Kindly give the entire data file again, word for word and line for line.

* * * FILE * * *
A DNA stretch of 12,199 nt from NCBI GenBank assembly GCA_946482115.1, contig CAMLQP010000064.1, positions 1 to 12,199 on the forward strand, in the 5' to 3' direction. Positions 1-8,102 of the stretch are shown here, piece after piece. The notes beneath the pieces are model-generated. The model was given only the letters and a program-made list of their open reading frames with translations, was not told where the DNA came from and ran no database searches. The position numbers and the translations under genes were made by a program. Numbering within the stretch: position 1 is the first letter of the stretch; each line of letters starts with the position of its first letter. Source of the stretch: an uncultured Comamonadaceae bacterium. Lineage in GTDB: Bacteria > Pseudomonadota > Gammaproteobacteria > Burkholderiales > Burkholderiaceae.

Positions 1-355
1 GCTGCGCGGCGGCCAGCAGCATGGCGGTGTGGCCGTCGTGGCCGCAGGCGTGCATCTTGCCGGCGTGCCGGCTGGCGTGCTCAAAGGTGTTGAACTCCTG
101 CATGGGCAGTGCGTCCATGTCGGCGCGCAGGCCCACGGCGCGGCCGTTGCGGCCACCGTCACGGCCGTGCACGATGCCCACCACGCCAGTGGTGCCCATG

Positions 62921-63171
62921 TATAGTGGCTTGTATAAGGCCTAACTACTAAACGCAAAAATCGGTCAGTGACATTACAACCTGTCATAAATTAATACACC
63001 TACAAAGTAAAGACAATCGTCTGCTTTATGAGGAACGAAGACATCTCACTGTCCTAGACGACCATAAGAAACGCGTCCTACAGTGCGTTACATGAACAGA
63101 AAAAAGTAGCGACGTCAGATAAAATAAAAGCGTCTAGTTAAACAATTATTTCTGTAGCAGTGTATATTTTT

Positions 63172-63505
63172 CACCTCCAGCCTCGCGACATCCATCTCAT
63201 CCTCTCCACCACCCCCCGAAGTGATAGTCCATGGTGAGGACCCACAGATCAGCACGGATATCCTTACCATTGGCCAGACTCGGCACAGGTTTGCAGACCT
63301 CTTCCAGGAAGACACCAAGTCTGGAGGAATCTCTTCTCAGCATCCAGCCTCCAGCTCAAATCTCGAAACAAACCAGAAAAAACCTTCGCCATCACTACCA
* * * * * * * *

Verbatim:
A DNA stretch of 12,199 nt from NCBI GenBank assembly GCA_946482115.1, contig CAMLQP010000064.1, positions 1 to 12,199 on the forward strand, in the 5' to 3' direction. Positions 1-8,102 of the stretch are shown here, piece after piece. The notes beneath the pieces are model-generated. The model was given only the letters and a program-made list of their open reading frames with translations, was not told where the DNA came from and ran no database searches. The position numbers and the translations under genes were made by a program. Numbering within the stretch: position 1 is the first letter of the stretch; each line of letters starts with the position of its first letter. Source of the stretch: an uncultured Comamonadaceae bacterium. Lineage in GTDB: Bacteria > Pseudomonadota > Gammaproteobacteria > Burkholderiales > Burkholderiaceae.

Positions 1-355
1 GCTGCGCGGCGGCCAGCAGCATGGCGGTGTGGCCGTCGTGGCCGCAGGCGTGCATCTTGCCGGCGTGCCGGCTGGCGTGCTCAAAGGTGTTGAACTCCTG
101 CATGGGCAGTGCGTCCATGTCGGCGCGCAGGCCCACGGCGCGGCCGTTGCGGCCACCGTCACGGCCGTGCACGATGCCCACCACGCCAGTGGTGCCCATG

Positions 62921-63171
62921 TATAGTGGCTTGTATAAGGCCTAACTACTAAACGCAAAAATCGGTCAGTGACATTACAACCTGTCATAAATTAATACACC
63001 TACAAAGTAAAGACAATCGTCTGCTTTATGAGGAACGAAGACATCTCACTGTCCTAGACGACCATAAGAAACGCGTCCTACAGTGCGTTACATGAACAGA
63101 AAAAAGTAGCGACGTCAGATAAAATAAAAGCGTCTAGTTAAACAATTATTTCTGTAGCAGTGTATATTTTT

Positions 63172-63505
63172 CACCTCCAGCCTCGCGACATCCATCTCAT
63201 CCTCTCCACCACCCCCCGAAGTGATAGTCCATGGTGAGGACCCACAGATCAGCACGGATATCCTTACCATTGGCCAGACTCGGCACAGGTTTGCAGACCT
63301 CTTCCAGGAAGACACCAAGTCTGGAGGAATCTCTTCTCAGCATCCAGCCTCCAGCTCAAATCTCGAAACAAACCAGAAAAAACCTTCGCCATCACTACCA